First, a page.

4. Role of metallothionein-III following central nervous system damage

    DEFF Research Database (Denmark)

    Carrasco, Javier; Penkowa, Milena; Giralt, Mercedes

    2003-01-01

    We evaluated the physiological relevance of metallothionein-III (MT-III) in the central nervous system following damage caused by a focal cryolesion onto the cortex by studying Mt3-null mice. In normal mice, dramatic astrogliosis and microgliosis and T-cell infiltration were observed in the area...... the inflammatory response elicited in the central nervous system by a cryoinjury, nor does it serve an important antioxidant role, but it may influence neuronal regeneration during the recovery process....

  5. Nosocomial infections in patients with acute central nervous system infections

    OpenAIRE

    2007-01-01

    Due to current increase in the rate of nosocomial infections, our objective was to examine the frequency, risk factors, clinical presentation and etiology of nosocomial infections in patients with central nervous system infections. 2246 patients with central nervous system infections, treated in the intensive care units of the Institute of Infectious and Tropical Diseases, Clinical Center of Serbia in Belgrade and at the Department of Infectious Diseases of the Clinical Hospital Center Kraguj...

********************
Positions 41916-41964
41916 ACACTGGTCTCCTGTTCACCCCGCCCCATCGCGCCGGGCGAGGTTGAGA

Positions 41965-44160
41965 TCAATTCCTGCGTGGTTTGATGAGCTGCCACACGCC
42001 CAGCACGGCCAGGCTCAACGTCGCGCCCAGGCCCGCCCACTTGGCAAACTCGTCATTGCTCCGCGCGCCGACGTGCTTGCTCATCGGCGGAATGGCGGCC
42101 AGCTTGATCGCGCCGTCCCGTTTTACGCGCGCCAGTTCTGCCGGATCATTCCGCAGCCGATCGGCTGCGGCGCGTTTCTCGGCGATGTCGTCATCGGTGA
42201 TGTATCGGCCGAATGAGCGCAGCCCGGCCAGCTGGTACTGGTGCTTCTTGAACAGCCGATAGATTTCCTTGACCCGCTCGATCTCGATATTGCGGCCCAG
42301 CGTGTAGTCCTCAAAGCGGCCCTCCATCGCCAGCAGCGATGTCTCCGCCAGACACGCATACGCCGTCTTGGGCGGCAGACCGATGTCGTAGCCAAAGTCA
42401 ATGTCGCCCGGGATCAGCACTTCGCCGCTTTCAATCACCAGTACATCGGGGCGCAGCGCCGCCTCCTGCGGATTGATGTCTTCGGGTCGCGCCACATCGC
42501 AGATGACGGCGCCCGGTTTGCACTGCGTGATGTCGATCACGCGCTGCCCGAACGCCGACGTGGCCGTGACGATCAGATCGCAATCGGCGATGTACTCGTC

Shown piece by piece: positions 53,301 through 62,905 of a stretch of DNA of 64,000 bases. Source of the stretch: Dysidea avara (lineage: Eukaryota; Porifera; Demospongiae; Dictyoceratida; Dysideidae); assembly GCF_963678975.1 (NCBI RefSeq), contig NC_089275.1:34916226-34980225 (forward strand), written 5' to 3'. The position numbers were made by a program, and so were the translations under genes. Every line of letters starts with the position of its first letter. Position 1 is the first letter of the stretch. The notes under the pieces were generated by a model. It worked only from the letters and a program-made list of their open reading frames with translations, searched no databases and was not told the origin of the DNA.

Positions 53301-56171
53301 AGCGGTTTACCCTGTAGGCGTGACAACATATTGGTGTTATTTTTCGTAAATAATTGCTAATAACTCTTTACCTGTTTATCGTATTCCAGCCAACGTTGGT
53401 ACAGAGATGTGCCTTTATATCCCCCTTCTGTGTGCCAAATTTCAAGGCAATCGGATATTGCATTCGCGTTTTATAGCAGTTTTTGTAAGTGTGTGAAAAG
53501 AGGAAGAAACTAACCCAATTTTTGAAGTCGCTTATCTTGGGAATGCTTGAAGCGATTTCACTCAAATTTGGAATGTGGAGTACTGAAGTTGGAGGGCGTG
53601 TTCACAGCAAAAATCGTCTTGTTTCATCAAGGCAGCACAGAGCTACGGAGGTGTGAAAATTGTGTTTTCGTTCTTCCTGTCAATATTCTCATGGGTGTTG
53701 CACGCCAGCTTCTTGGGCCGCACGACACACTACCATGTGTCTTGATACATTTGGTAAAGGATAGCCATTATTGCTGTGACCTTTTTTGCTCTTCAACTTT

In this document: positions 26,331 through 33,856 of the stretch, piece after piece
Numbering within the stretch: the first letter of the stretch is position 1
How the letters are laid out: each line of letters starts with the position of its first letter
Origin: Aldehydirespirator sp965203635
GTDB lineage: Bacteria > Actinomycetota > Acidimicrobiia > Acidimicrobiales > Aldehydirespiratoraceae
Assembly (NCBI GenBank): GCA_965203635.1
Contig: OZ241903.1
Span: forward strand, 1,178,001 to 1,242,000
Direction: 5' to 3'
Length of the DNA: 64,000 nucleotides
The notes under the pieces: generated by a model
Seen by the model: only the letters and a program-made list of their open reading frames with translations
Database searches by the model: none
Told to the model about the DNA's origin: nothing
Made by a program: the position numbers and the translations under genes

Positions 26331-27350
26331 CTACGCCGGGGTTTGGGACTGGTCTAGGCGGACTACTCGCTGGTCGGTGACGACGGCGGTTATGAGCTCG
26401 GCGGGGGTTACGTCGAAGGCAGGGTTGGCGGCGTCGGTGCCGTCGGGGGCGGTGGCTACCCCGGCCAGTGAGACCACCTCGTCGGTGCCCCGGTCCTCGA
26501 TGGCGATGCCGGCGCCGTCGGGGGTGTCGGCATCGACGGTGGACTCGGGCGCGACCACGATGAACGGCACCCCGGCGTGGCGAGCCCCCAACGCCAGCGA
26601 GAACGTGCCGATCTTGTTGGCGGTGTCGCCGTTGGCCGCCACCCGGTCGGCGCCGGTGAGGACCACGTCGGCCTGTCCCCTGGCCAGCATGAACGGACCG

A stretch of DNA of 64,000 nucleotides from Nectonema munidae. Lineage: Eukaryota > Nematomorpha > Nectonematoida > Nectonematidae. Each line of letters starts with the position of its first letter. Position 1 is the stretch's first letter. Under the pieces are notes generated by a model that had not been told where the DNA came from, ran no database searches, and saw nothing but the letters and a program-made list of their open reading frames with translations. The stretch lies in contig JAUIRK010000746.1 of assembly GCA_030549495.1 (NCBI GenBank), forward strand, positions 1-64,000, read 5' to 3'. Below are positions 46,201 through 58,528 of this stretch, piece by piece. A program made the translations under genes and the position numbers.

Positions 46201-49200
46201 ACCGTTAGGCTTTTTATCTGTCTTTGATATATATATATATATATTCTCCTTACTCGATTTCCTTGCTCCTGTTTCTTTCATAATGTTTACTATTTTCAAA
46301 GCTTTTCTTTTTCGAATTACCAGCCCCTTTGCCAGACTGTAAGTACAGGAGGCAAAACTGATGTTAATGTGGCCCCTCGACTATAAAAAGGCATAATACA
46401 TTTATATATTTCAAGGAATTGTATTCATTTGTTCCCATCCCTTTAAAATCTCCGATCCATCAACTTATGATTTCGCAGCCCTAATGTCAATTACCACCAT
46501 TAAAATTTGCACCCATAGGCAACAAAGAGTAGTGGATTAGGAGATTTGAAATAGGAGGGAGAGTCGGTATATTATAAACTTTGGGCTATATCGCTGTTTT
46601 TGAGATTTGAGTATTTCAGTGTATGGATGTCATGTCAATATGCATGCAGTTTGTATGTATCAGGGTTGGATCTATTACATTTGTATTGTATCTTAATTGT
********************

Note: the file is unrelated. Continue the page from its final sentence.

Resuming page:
6. Histologic examination of the rat central nervous system after intrathecal administration of human beta-endorphin

    DEFF Research Database (Denmark)

    Hée, P.; Klinken, Leif; Ballegaard, Martin

    1992-01-01

    Neuropathology, analgesics - intrathecal, central nervous system, histology, human beta-endorphin, toxicity......Neuropathology, analgesics - intrathecal, central nervous system, histology, human beta-endorphin, toxicity...

  7. Structural and functional features of central nervous system lymphatic vessels.

    Science.gov (United States)

    Louveau, Antoine; Smirnov, Igor; Keyes, Timothy J; Eccles, Jacob D; Rouhani, Sherin J; Peske, J David; Derecki, Noel C; Castle, David; Mandell, James W; Lee, Kevin S; Harris, Tajie H; Kipnis, Jonathan

    2015-07-16

    One of the characteristics of the central nervous system is the lack of a classical lymphatic drainage system. Although it is now accepted that the central nervous system undergoes constant immune surveillance that takes place within the meningeal compartment, the mechanisms governing the entrance and exit of immune cells from the central nervous system remain poorly understood. In searching for T-cell gateways into and out of the meninges, we discovered functional lymphatic vessels lining the dural sinuses. These structures express all of the molecular hallmarks of lymphatic endothelial cells, are able to carry both fluid and immune cells from the cerebrospinal fluid, and are connected to the deep cervical lymph nodes. The unique location of these vessels may have impeded their discovery to date, thereby contributing to the long-held concept of the absence of lymphatic vasculature in the central nervous system. The discovery of the central nervous system lymphatic system may call for a reassessment of basic assumptions in neuroimmunology and sheds new light on the aetiology of neuroinflammatory and neurodegenerative diseases associated with immune system dysfunction.